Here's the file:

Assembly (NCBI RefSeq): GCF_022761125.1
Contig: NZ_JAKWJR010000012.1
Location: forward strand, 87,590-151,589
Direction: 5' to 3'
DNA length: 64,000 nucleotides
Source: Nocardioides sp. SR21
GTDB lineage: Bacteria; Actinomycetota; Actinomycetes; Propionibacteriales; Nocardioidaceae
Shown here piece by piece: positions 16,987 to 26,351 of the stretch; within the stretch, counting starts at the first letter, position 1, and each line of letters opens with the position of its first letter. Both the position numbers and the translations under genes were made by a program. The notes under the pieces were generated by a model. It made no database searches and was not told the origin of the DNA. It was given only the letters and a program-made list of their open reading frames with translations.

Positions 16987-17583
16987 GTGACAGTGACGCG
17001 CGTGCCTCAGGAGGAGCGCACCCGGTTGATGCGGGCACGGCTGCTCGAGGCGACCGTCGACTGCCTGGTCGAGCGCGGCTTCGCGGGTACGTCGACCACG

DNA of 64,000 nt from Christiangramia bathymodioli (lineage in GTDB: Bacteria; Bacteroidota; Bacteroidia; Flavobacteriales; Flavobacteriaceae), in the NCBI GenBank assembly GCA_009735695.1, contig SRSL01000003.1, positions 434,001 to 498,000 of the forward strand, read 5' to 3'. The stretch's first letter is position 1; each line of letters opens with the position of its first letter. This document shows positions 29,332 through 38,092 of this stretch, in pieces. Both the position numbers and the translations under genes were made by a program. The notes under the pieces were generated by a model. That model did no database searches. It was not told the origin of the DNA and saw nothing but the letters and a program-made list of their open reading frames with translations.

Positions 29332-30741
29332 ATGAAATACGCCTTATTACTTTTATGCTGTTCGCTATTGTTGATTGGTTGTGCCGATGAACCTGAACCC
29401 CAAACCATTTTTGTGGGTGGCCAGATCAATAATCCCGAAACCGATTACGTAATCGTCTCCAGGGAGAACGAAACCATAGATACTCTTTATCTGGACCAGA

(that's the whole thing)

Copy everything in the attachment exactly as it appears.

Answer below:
Assembly (NCBI RefSeq): GCF_022761125.1
Contig: NZ_JAKWJR010000012.1
Location: forward strand, 87,590-151,589
Direction: 5' to 3'
DNA length: 64,000 nucleotides
Source: Nocardioides sp. SR21
GTDB lineage: Bacteria; Actinomycetota; Actinomycetes; Propionibacteriales; Nocardioidaceae
Shown here piece by piece: positions 16,987 to 26,351 of the stretch; within the stretch, counting starts at the first letter, position 1, and each line of letters opens with the position of its first letter. Both the position numbers and the translations under genes were made by a program. The notes under the pieces were generated by a model. It made no database searches and was not told the origin of the DNA. It was given only the letters and a program-made list of their open reading frames with translations.

Positions 16987-17583
16987 GTGACAGTGACGCG
17001 CGTGCCTCAGGAGGAGCGCACCCGGTTGATGCGGGCACGGCTGCTCGAGGCGACCGTCGACTGCCTGGTCGAGCGCGGCTTCGCGGGTACGTCGACCACG

DNA of 64,000 nt from Christiangramia bathymodioli (lineage in GTDB: Bacteria; Bacteroidota; Bacteroidia; Flavobacteriales; Flavobacteriaceae), in the NCBI GenBank assembly GCA_009735695.1, contig SRSL01000003.1, positions 434,001 to 498,000 of the forward strand, read 5' to 3'. The stretch's first letter is position 1; each line of letters opens with the position of its first letter. This document shows positions 29,332 through 38,092 of this stretch, in pieces. Both the position numbers and the translations under genes were made by a program. The notes under the pieces were generated by a model. That model did no database searches. It was not told the origin of the DNA and saw nothing but the letters and a program-made list of their open reading frames with translations.

Positions 29332-30741
29332 ATGAAATACGCCTTATTACTTTTATGCTGTTCGCTATTGTTGATTGGTTGTGCCGATGAACCTGAACCC
29401 CAAACCATTTTTGTGGGTGGCCAGATCAATAATCCCGAAACCGATTACGTAATCGTCTCCAGGGAGAACGAAACCATAGATACTCTTTATCTGGACCAGA